When I first started playing bass I brought my P bass in when I started taking Jazz lessons at my local community college. My teacher saw my technique and said "I love P basses but I think you would do a lot better with a jazz bass". I was pretty apprehensive at that statement but when I played a jazz bass it was so much more comfortable I realized my teacher was right.
    BAG likes this.
  6. Snakeman1066

    Snakeman1066 Supporting Member

    Sep 17, 2007
    Central Valley
    FWIW I have tried just about every Major brand on the market over the past 30 years shy of Sadowsky...

    owned and tried:

    B.C. Rich
    The Bass Company
    ESP/LTD (which was my favorite before Lakland)

    ...and I find the Lakland Neck profile to be the most comfortable for me...I now own 5 of them and looking to pick up one more...and I'm in the process of selling off everything that isn't a Lakland (aside form a few basses that have sentimental value)

    Lakland is my happy place...YMMV
    juancaminos likes this.
  7. aldaa

    aldaa Supporting Member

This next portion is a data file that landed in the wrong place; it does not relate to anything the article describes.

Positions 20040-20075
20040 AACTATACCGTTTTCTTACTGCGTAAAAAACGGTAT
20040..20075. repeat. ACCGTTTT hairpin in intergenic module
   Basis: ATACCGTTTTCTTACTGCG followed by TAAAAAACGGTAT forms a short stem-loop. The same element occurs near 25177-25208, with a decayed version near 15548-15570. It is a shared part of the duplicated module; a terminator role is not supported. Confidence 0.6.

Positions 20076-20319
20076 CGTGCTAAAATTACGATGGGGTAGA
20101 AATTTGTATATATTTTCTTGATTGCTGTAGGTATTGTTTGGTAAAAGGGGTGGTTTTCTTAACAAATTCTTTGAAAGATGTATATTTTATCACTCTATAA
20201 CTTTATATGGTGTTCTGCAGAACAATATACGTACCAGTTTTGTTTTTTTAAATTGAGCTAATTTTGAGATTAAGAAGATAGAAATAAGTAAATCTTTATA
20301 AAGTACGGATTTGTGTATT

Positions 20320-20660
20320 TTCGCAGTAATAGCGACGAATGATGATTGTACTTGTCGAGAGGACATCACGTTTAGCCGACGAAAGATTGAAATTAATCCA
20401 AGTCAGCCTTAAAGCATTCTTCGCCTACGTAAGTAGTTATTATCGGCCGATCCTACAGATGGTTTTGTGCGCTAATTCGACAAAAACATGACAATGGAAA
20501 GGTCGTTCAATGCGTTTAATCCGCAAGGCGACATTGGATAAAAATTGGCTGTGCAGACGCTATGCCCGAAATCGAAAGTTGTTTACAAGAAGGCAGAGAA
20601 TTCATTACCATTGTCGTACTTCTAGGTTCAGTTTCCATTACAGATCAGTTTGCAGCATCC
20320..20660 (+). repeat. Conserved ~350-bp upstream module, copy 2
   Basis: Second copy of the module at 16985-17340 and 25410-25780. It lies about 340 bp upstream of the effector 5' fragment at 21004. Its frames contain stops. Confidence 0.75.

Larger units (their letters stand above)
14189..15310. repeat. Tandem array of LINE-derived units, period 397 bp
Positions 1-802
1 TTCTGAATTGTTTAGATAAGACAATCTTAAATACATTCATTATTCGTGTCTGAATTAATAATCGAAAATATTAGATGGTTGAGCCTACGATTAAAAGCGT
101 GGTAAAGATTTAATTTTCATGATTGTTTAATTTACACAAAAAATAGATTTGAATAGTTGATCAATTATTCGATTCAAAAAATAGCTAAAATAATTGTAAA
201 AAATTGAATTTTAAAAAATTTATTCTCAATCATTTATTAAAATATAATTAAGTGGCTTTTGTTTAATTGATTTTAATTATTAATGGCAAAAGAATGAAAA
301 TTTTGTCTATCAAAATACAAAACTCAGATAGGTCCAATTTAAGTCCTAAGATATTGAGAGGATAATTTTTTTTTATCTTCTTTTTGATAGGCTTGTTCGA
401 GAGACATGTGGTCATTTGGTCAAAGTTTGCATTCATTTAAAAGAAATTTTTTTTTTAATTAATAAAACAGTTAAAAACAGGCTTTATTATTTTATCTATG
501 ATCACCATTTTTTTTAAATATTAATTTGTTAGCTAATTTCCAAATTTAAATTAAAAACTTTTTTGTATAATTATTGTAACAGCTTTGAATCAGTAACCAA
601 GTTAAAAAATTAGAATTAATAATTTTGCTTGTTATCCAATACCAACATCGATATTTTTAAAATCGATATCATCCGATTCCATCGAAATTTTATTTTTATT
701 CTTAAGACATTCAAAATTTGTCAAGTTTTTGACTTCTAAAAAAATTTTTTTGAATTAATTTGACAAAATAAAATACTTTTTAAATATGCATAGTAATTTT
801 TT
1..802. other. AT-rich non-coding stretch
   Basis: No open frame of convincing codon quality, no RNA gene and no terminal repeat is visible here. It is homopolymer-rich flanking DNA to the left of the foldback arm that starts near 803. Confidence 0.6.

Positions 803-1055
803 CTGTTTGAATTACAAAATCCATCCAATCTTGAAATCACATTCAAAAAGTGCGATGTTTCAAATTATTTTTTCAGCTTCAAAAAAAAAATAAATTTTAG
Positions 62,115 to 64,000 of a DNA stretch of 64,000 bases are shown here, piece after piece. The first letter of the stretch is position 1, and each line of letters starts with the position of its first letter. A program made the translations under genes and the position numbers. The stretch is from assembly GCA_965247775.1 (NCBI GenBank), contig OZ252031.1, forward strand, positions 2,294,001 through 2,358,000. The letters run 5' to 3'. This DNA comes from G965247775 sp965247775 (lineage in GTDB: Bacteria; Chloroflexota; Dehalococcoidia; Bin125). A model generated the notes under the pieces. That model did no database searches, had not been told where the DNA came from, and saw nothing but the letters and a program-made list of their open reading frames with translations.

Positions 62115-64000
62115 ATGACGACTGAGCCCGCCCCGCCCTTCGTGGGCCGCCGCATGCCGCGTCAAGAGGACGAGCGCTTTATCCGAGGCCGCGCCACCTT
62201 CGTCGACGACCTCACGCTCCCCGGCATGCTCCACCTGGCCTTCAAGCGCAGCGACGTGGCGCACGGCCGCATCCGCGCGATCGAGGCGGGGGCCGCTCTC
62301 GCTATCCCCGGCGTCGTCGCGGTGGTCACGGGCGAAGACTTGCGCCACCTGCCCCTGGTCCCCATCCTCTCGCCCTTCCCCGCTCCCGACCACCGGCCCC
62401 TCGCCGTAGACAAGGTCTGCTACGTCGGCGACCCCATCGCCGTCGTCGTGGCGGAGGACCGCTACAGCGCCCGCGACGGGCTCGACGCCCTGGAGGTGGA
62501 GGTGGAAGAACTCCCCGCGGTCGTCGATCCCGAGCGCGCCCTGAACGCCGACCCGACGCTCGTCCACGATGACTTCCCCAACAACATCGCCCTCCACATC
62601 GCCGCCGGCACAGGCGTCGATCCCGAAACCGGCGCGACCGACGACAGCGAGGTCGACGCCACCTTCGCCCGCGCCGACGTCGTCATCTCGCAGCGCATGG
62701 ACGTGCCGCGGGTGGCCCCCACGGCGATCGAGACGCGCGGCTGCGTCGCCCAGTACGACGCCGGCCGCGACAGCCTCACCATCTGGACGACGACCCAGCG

Apr 27, 2017
    so this is just me, but I have a slim taper warmoth jazz neck. I also have a bass mods k534 5 string jazz bass. The warmoth neck hurts my hands, but the 5 string doesn't. The 5 string is just more comfortable, and I don't know if it's because of the shape, the thickness, or the width. FWIW, I have somewhat short hands and fingers.

    also, the warmoth is very well made and a really nice neck... it just hurts my hand after a while.
  8. juancaminos

    juancaminos Supporting Member

    May 30, 2003
    USA, Phoenix, AZ
    I couldn't agree more. That is why I don't totally agree with al the questions about nut/neck width. I mean...maybe as a starting point. I have played so many different basses in my years and they all feel different for reasons other than shape, width, etc. This goes for both hands. I could never buy a bass with out playing it first.
  9. Scoops

    Scoops Why do we use base 10 when we only have 8 fingers Supporting Member Commercial User

    Oct 22, 2013
    Sugar Creek, Wisc
    I am me
    Just so that the playing field is leveled, please provide pics of your technique.